September 21, 2010
Shoes are the window onto the soul. If you by shoes you mean boobs. Wait, no, eyes! We mean eyes!
It is a debate that has raged for decades. Are high heels a torture device meant to objectify and hobble women, or an empowering fashion statement? Does the damage to your feet outweigh the benefit to posture?
Well, you may be able to check one reason off the list. One study says men don’t care! Or so go the headlines.
Scratch that. What they mean is men can’t tell the difference.
Experts at Northumbria University are studying the reactions of men to women walking while wearing high heels and others without heels.
But the experts say research has shown that men cannot even tell if a woman is wearing high heels when they walk.
It is part of a wider research project into attraction and the signals sent out by movement like walking and dancing.
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July 27, 2010
via Flickr user striatic
Citibank fired employee Debrahlee Lorenzana for the way her clothes fit. Her manager argued that the curves of her body violated appropriate dress guidelines for the company, because the clothes fit her differently than they fit less-curvy employees. His judgment blurs the line between what a dress codes ultimately regulate: clothing and bodies.
Most of us have wondered, “do I look like a slut?” But when does a piece of fabric turn sexual, and where does this question come from?
The unlikely answer can be found in dress codes. From their start in ancient Greece, to their current-day applications, dress codes have clued us in to our inner “sluts” by dividing people in accordance with dominant virtue— both voluntarily and by force. The reasoning behind many dress-codes is the importance of public order and “professionalism,” or that “the outfit makes the man”— but what does it make a woman? For many of us, the answer is complicated. It’s bundled up in a complex set of rules and guidelines that date back to ancient times, which claim to uphold public order— but ultimately buy into a sexist system that disadvantages and sexually objectifies women on the basis of clothing.
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July 12, 2010
I love Lady Gaga. I freely admit it, and everyone who knows me knows how big of a fan of Mother Monster I am. Over the past year and a half, she has rocketed to super stardom from what seems like out of nowhere. She now has the most fans on Facebook ever for a living person, and nearly every single she releases becomes a #1 hit. Her fans (myself included) are known as her “Little Monsters”. But why is this, exactly? Let me take the opportunity to explain to you, from my personal viewpoint, why so many people adore her.
What first got me interested in Lady Gaga was her music. I remember first hearing “Just Dance” when I was just moved into my first apartment with JR and thinking, “Damn, this song is hot!”
By the time JR and I got DirecTV installed, I saw her video for “Poker Face”. That was even hotter. I couldn’t stop singing her songs in my head and dancing to them whenever they came onto the radio. Then LoveGame … then Paparazzi … then Bad Romance. Every new song was bigger and better than the last. And you couldn’t help but take notice of Lady Gaga because of her sense of style. It’s true: her fashion is a little out there. Most people don’t understand it. But you need to look at her style of dress more from the perspective of art rather than functionality.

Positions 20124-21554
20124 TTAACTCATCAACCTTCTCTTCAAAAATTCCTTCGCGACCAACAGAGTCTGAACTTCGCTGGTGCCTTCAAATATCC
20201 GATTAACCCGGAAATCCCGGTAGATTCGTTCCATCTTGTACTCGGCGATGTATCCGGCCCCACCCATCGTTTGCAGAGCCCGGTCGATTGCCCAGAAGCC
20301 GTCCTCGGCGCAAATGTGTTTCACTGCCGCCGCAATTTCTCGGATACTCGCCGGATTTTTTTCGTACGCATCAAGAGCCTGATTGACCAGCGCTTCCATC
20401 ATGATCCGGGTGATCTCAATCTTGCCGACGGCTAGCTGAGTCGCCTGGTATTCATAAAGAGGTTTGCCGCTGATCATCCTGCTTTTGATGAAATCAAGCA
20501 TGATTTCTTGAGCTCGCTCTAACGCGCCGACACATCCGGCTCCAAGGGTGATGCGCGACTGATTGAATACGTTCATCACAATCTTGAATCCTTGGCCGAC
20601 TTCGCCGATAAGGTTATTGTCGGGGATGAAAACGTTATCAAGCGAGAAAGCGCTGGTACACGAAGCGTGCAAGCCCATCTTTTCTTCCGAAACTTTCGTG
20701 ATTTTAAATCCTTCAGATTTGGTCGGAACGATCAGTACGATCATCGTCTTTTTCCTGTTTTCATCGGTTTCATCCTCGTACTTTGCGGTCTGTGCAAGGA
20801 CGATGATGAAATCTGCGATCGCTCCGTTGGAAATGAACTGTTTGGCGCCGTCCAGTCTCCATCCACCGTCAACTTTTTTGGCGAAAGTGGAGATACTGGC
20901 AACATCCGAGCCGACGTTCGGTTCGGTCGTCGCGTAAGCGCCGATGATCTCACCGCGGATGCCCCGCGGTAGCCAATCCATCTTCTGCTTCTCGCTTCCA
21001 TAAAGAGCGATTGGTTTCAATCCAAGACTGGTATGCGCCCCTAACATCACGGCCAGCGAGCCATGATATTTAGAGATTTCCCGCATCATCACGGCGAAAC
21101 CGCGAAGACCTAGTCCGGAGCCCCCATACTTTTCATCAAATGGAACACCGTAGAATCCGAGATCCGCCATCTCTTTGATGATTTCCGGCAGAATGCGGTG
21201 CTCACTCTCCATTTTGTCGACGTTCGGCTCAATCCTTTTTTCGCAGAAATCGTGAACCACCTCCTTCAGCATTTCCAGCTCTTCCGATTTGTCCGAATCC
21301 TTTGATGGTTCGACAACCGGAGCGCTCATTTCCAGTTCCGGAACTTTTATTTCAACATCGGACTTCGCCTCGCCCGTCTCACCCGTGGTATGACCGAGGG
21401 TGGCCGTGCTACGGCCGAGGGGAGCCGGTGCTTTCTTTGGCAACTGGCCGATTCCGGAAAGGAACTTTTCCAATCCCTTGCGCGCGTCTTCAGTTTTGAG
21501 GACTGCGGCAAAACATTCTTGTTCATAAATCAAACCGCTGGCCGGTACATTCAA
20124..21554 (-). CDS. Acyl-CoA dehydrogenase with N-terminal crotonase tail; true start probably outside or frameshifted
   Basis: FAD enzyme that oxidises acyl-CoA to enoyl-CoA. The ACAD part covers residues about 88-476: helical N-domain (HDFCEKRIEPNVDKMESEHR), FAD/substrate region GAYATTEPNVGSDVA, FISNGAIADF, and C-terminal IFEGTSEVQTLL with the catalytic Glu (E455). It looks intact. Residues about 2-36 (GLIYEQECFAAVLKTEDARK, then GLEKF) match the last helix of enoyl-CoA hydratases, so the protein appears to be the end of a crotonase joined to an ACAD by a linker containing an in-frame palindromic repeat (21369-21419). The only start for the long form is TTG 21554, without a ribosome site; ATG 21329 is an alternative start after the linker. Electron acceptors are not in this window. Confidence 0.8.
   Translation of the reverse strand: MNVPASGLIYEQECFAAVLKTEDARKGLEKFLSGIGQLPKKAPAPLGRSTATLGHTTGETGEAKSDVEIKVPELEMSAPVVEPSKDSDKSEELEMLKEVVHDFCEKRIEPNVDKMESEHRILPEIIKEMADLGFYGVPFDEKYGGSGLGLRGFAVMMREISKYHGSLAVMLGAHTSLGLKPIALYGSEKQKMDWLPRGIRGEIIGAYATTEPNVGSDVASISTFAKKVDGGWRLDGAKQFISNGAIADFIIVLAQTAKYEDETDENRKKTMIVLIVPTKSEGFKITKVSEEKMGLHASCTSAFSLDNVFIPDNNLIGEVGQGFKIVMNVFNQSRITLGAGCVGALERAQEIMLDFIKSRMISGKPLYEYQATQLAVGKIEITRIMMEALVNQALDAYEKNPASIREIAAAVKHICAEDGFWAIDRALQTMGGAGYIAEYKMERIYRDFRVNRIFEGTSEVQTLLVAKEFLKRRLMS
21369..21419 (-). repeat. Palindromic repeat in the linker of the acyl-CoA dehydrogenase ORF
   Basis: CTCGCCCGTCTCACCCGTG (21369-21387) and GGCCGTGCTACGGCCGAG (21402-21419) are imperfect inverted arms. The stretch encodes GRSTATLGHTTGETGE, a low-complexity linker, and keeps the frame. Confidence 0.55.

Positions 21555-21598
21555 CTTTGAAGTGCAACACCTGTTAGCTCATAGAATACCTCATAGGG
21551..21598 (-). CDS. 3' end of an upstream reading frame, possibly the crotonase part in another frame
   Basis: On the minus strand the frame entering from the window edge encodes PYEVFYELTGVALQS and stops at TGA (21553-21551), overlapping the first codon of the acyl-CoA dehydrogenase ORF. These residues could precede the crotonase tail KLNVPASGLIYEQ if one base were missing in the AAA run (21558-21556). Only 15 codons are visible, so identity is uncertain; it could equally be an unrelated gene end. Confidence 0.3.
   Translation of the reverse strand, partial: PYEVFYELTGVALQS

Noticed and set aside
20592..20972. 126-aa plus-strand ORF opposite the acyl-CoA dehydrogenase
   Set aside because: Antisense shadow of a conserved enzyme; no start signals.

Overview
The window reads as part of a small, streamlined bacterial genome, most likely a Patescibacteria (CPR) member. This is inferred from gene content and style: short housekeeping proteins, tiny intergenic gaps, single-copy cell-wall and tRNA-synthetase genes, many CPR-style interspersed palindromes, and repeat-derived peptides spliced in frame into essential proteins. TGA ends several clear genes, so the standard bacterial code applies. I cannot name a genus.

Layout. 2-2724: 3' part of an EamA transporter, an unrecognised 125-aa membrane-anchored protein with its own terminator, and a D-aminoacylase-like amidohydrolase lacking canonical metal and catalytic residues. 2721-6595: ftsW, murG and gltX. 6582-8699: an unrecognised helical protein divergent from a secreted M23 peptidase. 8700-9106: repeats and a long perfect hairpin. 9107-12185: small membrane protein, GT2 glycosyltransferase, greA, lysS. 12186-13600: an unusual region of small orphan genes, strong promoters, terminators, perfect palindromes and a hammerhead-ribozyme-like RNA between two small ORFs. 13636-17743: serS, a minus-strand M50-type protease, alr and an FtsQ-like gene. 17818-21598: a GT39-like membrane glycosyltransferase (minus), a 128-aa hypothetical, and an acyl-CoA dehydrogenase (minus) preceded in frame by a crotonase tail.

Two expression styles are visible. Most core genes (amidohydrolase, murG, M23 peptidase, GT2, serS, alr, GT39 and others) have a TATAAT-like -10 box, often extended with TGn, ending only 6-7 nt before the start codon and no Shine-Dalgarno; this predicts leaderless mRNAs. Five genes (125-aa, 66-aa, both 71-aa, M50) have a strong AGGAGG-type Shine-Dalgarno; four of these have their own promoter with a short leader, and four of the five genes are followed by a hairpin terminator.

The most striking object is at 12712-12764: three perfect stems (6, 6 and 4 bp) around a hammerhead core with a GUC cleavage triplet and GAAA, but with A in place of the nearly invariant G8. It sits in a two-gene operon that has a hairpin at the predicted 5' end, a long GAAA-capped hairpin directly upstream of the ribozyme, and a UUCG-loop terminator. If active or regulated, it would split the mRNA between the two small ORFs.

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July 4, 2010
note: I wrote this post after reading an excellent entry by Bachodi, here. I stole the picture of hideously uncomfortable shoes from that entry as well.
I’m supposed to love shoes. I’m a lady, right? Occasionally, I do love them. I mean, I don’t think about them much on a day-to-day basis, but I’ll pause in front of a city store window and stare at impossible pairs of shoes because they are real works of art. But even in that case, I stare at them for what they are, not for what they’ll do to my feet.
In real life, shoes hate me. I have funny feet. They’re long and thin and crooked. They won’t be tamed by high-heels or platforms or flats. If it’s not a thick sneaker, my feet are guaranteed to hate it. There have been some notable exceptions to this rule, like the excellent pair of Italian sandals.
(An aside: the sandals were five bucks — W had negotiated the price down for me by twenty five dollars!)
So I’ve grown to love shoes the way most car enthusiasts love their Ferraris and Maseratis and Bugattis. There are more car enthusiasts than there are people with deep wallets and a disregard for practical considerations. It’s the same way with people who like shoes. Sometimes, we just like them on the showroom floor.
Women like shoes because they are the most egalitarian aspect of fashion. The size two dress might be unattainable for some (or most) ladies. The Manolos, on the other hand, can be enjoyed by the vast majority of fashionistas, provided they’re willing to pay up.
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